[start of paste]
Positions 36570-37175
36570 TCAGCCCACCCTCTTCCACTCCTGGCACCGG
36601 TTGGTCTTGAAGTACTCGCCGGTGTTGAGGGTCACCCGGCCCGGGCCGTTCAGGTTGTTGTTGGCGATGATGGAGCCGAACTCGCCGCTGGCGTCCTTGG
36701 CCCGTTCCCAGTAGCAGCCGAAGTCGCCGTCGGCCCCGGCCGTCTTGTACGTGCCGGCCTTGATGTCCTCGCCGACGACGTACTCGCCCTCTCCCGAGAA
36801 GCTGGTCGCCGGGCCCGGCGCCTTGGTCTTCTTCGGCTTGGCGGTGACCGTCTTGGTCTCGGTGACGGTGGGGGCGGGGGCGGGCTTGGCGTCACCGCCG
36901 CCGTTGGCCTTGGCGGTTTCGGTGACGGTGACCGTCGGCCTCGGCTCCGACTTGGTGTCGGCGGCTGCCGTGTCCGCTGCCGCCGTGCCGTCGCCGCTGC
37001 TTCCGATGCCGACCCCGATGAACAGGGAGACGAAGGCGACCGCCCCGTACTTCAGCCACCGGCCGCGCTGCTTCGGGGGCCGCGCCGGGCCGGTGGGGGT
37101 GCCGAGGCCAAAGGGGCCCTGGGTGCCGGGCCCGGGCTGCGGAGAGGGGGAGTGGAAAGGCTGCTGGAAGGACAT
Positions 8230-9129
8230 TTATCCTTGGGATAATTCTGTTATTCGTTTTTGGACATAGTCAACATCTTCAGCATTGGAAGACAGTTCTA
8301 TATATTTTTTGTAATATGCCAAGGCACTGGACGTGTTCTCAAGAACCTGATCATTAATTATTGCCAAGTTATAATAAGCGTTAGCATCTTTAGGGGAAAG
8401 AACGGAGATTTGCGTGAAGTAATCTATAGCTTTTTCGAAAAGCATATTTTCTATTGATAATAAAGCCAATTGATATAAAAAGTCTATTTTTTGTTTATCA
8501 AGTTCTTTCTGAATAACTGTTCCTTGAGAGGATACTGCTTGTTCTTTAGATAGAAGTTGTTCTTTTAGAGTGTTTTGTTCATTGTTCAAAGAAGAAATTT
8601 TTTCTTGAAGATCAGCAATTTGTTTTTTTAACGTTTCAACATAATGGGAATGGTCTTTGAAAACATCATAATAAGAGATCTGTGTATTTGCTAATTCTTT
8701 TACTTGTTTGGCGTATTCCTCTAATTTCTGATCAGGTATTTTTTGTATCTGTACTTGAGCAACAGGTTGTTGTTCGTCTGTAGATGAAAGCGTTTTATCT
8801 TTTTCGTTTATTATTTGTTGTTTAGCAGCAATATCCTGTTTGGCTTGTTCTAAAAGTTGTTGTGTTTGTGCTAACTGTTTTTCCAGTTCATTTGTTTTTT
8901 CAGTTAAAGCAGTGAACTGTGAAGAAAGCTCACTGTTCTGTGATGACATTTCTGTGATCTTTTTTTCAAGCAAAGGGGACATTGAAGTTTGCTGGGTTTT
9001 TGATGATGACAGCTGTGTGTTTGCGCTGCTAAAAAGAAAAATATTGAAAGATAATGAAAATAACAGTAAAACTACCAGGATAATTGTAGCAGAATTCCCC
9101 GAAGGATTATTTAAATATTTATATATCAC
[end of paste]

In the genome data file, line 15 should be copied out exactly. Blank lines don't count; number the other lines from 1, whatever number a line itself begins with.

8701 TACTTGTTTGGCGTATTCCTCTAATTTCTGATCAGGTATTTTTTGTATCTGTACTTGAGCAACAGGTTGTTGTTCGTCTGTAGATGAAAGCGTTTTATCT